I’m so happy to have the chance to chat with you, Joy! I really enjoyed your upcoming middle grade book, A FIELD GUIDE TO GETTING LOST, which will be released by Atheneum Books on April 14th. Can you tell us a little bit about it, please?
Sure! Field Guide is a contemporary story set in Seattle, where I live, about two kids whose parents are dating each other. Sutton is into coding and science, and Luis is into stories imagination. They are both MUCH happier indoors than outdoors. But then their parents take them on a hike…
How did writing a middle grade book differ from other writing you’ve done in the past?
My debut novel was YA, but before that, I had written nine previous manuscript that did not sell, eight of which were middle grade. So it’s actually the place I feel most comfortable. The YA I write is on the darker side, so I really enjoy having middle grade stories with much more light and humor as a sort of counterbalance. The writing process is not really different from YA to MG for me, but more the emotional experience of the tone shift.
Do you tend to plot out a story ahead of time, or let it develop on its own?
I fall somewhere in between. I love the E.L. Doctorow quote about writing being like driving at night. You need to have a destination in mind, but you only need to be able to see as far as the headlights in front of you. Something like that. I never write out a full outline, but neither do I wing it completely. I tend to sort of outline (sometimes just bullet points) the first chunk of a story – maybe 50 pages. I’ll draft those, and then with what I’ve learned about the characters and the story I’ll know how to plan out the next chunk of the story. More important than planning the plot is doing pre-writing and pre-thinking about the characters—their flaws and wants and obstacles and stakes. I always do a bunch of work on that before beginning to write.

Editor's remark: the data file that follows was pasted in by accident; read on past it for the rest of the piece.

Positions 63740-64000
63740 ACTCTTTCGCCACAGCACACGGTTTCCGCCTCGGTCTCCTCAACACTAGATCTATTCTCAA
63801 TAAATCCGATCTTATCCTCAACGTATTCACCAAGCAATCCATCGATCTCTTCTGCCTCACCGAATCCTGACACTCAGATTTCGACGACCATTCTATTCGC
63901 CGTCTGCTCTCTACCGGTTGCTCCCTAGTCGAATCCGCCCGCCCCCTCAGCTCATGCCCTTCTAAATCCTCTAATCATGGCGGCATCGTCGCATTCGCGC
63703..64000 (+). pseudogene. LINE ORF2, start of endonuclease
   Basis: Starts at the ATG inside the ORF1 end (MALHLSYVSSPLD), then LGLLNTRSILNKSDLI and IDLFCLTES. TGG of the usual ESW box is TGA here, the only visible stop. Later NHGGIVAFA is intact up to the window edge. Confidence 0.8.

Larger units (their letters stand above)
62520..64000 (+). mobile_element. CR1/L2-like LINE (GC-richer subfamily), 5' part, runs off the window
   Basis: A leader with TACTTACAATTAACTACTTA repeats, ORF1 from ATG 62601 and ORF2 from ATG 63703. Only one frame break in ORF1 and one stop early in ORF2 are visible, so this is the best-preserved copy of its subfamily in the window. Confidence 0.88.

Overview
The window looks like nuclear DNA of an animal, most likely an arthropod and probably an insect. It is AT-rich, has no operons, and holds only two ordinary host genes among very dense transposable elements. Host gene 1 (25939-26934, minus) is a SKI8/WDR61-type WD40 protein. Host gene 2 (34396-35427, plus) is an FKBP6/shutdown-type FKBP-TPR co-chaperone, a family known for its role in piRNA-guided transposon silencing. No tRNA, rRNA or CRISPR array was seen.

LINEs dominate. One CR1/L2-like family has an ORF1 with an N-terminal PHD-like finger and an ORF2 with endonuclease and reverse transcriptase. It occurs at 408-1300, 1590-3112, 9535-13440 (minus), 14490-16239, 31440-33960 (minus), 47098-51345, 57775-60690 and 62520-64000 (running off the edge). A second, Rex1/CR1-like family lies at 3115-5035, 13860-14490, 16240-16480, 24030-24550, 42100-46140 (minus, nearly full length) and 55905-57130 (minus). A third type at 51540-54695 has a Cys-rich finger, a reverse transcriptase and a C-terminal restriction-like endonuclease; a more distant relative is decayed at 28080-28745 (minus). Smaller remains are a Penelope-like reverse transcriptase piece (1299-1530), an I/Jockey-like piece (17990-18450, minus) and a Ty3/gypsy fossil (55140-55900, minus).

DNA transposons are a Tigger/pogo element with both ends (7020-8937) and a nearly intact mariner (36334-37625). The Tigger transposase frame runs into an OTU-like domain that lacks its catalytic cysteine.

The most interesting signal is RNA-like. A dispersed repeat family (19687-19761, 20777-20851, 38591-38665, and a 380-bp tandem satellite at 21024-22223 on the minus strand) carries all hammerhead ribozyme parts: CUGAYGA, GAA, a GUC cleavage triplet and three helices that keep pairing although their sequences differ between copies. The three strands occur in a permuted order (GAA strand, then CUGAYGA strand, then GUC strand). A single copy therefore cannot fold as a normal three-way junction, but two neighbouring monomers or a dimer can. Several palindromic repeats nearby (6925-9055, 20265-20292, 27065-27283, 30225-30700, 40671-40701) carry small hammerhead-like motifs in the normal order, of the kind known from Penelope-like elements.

What did you find most challenging about writing this story, and what came easiest for you?
Honestly, the process on this story was incredibly smooth and such a delight. That is not to say it’s always like that! But Sutton and Luis were pretty immediately characters I knew really well; there’s a lot of myself and my kids in them. I’ve set it firmly in the town where I live.
There were no experimental things happening in the structure (a thing I tend to get myself into in YA). This is such a tiny thing, but I remember my editor gently pointing out my wild overuse of exclamation points in the early drafts. I think I was just so happy to be writing something happy!
As a mom of a child with a food allergy, it was really refreshing to see it addressed in a middle grade fiction story. Where did you find the inspiration for your characters?
I have a serious gluten allergy, and am also allergic to bees. My own kids don’t have food allergies, but I have seen through birthday parties and Halloween and playdates the struggles of some of their friends who do, and how isolating it can be to be a kid who can’t eat what most of the kids are eating.
If you could say one thing to a young reader picking up your book, what would it be?
I hope you love it! But if you don’t, let’s find you something else to read. There’s a book for every reader!
Do you have another writing project on the go at the moment?
Oh goodness, yes. In spring of 2021, I have two new books coming, including my second MG from Atheneum, which is called Across the Pond. It’s about an American girl whose family inherits a Scottish castle. The other is my second YA from Dutton, and we’re still circling the title, but it’s partially verse historical and partially prose contemporary. (There’s that challenging structure thing I mentioned before!)
Can you please tell us where we can go to find out more about you and your writing?
My website is joymccullough.com and I am going to get right on top of updating it so it doesn’t only list my debut novel! I am also on Twitter and Instagram as @jmcwrites.
Thanks for chatting with me today, Joy, and best of luck with your book’s launch!
Thank you so much for having me! For anyone in the Seattle area, the launch party will be at Secret Garden Books on April 18th at 3:00!
Joy McCullough is not outdoorsy and she has a terrible sense of direction. She did climb a Guatemalan volcano one time, and she has hiked through Discovery Park. But she much prefers to stay inside, writing books and plays from her home in the Seattle area, where she lives with her husband and two children. Her debut novel Blood Water Paint was longlisted for the National Book Award and was a William C. Morris Debut Award Finalist. Visit her at JoyMcCullough.com.